Wednesday, March 9, 2011


For those in the Denver metro area, I will be appearing at Anomaly Con on the 26th and 27th of this month, in support of Cooperwood Press's Copperwood Double #1. This book contains two stories set in Jeff Duntemann's Drumlin world, which I've talked about before. On Side one is Jeff's novella Drumlin Circus and side two of the double-book is my novella On Gossamer Wings.

If you've never seen one of the old Ace doubles, double novels work like this:
On side one of the book, you have cover art, and a short-ish novel. Flip the book so the spine printing is now upside down, and instead of the back cover, you have different cover art, and a different novel. The two novels meet in the middle, one upside down from the other so you know where one ends and the other begins. Page numbers go from the side you started on toward the center. In the center was a catalog of other titles from the same publisher. Double novels often contained abridged versions of the novels within, so they'd both fit in the relatively small number of pages allowed. (Neither Drumlin Circus nor On Gossamer Wings has been abridged in any fashion, as they were written with this format in mind.)

Novellas run, according to Wikipedia, somewhere in the huge span between 10,000 words and 70,000 words. Novellas are fun to write. They're middle-length stories where you can experiment with writing style, with story lines, with characters, without the screamingly tight word constraints of short fiction, and yet without committing the time and intricate story telling of a novel. They're fun to read too, since you can read them at one sitting and still have time to do other things the same day.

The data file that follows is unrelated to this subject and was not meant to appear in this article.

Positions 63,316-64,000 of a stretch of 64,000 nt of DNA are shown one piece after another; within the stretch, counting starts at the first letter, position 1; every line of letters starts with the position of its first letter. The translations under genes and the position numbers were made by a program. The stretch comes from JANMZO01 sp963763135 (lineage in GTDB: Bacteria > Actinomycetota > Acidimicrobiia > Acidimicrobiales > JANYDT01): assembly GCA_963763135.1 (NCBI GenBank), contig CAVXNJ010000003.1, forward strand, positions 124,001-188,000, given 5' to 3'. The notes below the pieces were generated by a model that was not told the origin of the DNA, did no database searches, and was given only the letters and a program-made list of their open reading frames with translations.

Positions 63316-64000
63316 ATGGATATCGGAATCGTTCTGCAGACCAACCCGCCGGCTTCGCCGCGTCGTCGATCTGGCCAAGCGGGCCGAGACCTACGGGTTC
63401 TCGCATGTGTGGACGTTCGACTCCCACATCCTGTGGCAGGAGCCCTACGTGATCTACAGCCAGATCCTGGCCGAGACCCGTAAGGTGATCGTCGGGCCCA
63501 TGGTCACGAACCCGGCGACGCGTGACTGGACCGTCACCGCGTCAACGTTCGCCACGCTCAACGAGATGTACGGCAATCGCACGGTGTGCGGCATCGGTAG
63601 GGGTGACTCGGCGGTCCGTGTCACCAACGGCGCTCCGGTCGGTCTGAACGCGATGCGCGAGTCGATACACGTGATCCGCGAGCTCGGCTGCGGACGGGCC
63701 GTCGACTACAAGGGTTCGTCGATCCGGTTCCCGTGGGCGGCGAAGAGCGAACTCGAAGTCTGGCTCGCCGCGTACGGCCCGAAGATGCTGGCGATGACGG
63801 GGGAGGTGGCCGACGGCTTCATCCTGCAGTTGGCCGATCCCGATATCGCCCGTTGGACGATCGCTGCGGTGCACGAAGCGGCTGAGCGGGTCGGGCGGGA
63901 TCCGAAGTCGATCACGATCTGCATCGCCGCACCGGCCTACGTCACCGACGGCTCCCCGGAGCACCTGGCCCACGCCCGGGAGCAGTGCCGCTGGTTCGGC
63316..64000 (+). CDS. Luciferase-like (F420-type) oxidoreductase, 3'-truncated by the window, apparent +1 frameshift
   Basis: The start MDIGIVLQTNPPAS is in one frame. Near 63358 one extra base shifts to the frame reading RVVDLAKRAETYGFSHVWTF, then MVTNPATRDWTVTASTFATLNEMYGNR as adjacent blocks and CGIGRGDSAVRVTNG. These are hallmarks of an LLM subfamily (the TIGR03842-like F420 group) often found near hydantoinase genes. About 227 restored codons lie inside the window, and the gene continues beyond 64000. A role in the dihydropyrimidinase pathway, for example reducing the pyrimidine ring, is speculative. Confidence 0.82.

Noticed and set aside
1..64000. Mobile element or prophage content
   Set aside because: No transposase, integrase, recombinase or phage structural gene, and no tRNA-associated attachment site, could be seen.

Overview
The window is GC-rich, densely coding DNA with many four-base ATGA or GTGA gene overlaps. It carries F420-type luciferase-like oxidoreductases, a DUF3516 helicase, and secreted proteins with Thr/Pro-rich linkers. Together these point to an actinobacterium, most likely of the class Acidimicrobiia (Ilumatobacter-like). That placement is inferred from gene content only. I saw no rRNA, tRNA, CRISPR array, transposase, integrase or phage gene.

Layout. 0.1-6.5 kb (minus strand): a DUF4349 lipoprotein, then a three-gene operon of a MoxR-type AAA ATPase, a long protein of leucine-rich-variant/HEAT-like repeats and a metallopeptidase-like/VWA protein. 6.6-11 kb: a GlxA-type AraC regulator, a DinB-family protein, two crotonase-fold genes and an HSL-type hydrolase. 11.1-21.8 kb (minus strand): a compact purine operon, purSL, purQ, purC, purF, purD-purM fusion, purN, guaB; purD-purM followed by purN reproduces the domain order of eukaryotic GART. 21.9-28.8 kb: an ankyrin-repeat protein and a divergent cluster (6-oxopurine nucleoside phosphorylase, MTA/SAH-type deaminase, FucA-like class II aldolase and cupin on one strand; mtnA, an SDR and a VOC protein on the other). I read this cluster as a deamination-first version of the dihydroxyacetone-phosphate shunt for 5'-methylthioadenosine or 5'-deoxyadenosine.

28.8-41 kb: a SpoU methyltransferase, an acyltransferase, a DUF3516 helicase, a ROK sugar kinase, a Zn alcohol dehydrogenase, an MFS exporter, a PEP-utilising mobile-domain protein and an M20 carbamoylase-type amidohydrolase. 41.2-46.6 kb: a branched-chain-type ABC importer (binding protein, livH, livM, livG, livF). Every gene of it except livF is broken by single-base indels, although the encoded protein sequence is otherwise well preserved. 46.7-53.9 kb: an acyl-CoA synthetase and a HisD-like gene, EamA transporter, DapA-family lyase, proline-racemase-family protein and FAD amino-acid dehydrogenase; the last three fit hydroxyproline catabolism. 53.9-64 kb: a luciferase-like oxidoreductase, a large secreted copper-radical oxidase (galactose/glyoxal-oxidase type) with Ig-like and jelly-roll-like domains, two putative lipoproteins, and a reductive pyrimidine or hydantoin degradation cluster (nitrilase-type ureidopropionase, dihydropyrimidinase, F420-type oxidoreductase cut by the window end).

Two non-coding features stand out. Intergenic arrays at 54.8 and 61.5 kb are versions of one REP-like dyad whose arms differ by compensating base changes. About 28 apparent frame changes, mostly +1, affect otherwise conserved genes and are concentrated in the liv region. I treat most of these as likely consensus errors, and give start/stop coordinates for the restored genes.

Unfortunately, novella length fiction is typically impossible to sell. Publishers usually want either short fiction of less than 7000 words for print in magazines, or they want 90,000 to 110,000 word novels - or longer if you're Stephen King. Double Novels give you /two/ novella length pieces in one cover. If you've never read a novella before, you're in for a treat.

As for working with Jeff on this one, it's been a pleasure. Jeff's an old hand at Science Fiction, and a damn good one. He's been on the final ballot for a Hugo (twice) and he's been selling short science fiction since 1974. His first novel, The Cunning Blood came out in 2006. He's also a good friend. You've seen his name in my blog before.

We're still hammering out the final details of the book, and the deadline is tight, but we should have copies in hand to sell at the con. Look for the guys in the top hats. Our panel reading is Sunday, the 27th, at 1:00pm. I'll put up another posting here when I know where in the con the reading will be.


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